Introduction to Fluorescence Sensing

pp 65-118

Fluorescence Detection Techniques

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Fluorescence is the phenomenon of the emission of a light quanta by a molecule or material (fluorophore) after initial electronic excitation in a light-absorption process. After excitation, a molecule resides for some time in the so-called excited state and its fluorescence emission can be observed usually with a lower energy (longer wavelength) than the excitation. The time range of fluorescence emission (fluorescence lifetime) depends on both the fluorophore and its interactions with the local environment. Thus, for organic dyes it is in the picosecond (ps) to nanosecond (ns) time range, typically 10-8–10-11 s. Fluorescence is a part of a more general phenomenon, luminescence. The latter includes the emission of species excited in the course of chemical reactions (chemiluminescence), biochemical reactions (bioluminescence) or upon oxidation/reduction at an electrode (electrochemiluminescence). Important for sensing is also emission with a long lifetime from triplet state (phosphorescence). The duration of these types of luminescence can be much longer than the fluorescence. For semiconductor nanocrystals it can be tens of nanoseconds; for organometallic compounds and lanthanide complexes — hundreds of nanoseconds, up to milliseconds (ms).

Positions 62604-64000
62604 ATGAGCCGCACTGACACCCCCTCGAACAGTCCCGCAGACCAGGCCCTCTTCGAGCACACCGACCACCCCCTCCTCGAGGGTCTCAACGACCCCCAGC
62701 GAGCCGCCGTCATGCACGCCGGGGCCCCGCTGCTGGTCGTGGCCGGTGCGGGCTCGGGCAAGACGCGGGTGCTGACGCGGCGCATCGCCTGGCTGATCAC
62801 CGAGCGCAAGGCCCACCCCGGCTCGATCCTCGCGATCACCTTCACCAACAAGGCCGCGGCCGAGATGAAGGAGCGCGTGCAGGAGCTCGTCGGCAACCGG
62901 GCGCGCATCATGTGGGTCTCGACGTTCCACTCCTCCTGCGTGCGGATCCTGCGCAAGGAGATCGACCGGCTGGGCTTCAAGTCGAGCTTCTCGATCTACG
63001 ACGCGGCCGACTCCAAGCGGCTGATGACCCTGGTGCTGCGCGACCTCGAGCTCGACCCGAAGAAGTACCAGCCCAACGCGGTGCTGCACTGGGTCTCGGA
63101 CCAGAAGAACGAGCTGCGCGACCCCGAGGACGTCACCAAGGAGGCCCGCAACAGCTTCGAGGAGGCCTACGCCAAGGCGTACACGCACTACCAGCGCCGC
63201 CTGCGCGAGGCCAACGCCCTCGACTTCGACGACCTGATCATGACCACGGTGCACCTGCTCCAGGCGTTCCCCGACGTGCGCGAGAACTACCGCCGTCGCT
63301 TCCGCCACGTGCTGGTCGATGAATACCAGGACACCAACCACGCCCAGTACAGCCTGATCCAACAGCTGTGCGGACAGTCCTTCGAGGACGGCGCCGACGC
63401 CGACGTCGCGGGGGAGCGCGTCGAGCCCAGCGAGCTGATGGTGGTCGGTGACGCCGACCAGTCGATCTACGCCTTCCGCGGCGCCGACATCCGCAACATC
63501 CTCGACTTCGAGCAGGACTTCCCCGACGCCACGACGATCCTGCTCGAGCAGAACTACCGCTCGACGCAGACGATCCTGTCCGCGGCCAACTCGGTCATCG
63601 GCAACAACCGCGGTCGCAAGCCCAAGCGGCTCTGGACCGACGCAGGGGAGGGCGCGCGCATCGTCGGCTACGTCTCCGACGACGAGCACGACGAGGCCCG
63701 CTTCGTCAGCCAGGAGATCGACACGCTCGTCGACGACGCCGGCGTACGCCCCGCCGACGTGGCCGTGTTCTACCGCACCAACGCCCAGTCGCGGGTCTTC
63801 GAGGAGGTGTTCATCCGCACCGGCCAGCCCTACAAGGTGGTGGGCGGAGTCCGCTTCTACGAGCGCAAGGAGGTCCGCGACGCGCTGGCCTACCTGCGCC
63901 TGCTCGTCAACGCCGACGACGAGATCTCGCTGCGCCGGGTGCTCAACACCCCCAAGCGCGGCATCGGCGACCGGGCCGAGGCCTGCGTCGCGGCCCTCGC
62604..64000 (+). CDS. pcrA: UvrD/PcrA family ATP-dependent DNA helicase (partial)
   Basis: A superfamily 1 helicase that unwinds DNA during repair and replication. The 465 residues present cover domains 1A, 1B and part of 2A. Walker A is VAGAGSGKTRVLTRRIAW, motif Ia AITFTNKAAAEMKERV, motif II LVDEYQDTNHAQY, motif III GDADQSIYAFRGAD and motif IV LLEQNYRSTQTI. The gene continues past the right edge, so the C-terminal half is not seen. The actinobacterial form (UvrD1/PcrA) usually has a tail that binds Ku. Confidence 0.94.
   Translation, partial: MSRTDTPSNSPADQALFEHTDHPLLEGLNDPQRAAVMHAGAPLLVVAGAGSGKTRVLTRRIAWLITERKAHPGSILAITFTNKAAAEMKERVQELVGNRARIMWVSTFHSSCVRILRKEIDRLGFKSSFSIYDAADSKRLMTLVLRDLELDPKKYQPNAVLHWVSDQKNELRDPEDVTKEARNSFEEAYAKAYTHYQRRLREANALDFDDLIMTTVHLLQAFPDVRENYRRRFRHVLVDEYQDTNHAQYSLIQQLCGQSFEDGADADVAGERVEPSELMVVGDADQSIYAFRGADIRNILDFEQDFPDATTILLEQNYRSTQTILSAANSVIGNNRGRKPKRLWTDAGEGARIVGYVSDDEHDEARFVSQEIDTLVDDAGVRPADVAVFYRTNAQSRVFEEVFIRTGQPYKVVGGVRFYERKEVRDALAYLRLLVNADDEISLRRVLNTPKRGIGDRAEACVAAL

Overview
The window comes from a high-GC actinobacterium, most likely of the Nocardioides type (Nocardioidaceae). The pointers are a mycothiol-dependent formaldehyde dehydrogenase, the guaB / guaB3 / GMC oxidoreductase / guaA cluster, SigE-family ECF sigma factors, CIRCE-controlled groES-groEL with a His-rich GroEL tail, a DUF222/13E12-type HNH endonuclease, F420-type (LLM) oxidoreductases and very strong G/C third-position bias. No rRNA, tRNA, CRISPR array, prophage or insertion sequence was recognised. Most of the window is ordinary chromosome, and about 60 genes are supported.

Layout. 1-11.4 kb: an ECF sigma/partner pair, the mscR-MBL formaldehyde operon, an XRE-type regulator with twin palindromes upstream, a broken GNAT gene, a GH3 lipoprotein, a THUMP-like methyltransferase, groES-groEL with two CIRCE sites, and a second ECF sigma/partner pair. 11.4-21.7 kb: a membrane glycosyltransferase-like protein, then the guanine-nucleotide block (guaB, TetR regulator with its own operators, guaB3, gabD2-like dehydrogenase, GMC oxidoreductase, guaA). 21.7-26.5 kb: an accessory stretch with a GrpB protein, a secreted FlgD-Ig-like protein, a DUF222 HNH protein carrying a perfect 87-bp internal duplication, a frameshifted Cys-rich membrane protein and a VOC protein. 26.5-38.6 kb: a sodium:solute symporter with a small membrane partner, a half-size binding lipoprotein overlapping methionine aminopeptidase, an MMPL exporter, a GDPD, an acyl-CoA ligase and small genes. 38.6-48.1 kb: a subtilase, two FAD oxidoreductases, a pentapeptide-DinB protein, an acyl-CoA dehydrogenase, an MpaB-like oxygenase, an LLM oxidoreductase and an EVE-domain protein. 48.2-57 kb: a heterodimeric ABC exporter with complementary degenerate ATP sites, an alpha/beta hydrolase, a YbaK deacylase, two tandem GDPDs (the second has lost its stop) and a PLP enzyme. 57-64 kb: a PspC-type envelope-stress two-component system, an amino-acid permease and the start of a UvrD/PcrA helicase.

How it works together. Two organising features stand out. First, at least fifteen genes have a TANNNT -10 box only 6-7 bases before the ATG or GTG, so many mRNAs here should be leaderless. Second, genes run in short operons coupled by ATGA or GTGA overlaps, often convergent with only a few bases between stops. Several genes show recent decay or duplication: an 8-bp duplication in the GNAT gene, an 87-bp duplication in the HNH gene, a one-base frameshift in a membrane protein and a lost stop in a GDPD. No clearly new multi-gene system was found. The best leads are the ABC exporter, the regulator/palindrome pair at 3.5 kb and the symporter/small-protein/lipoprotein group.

Several parameters of fluorescence emission can be recorded and all of them can be used in sensing (Fig. 3.1). Fluorescence intensity F can be measured at the given wavelengths of excitation and emission (usually, band maxima). Its dependence on emission wavelength, Fem) gives the fluorescence emission spectrum. If this intensity is measured over the excitation wavelength, one can obtain the fluorescence excitation spectrum Fex). Emission anisotropy, r (or the similar parameter, polarization, P) is a function of the fluorescence intensities obtained at two different polarizations, vertical and horizontal. Finally, emission can be characterized by the fluorescence lifetime τF, fluorescence-detected excited-state lifetime what is often called. All of these parameters can be determined as a function of excitation and emission wavelengths. They can be used for reporting on sensor-target interactions and a variety of possibilities exist for their employment in sensor constructs.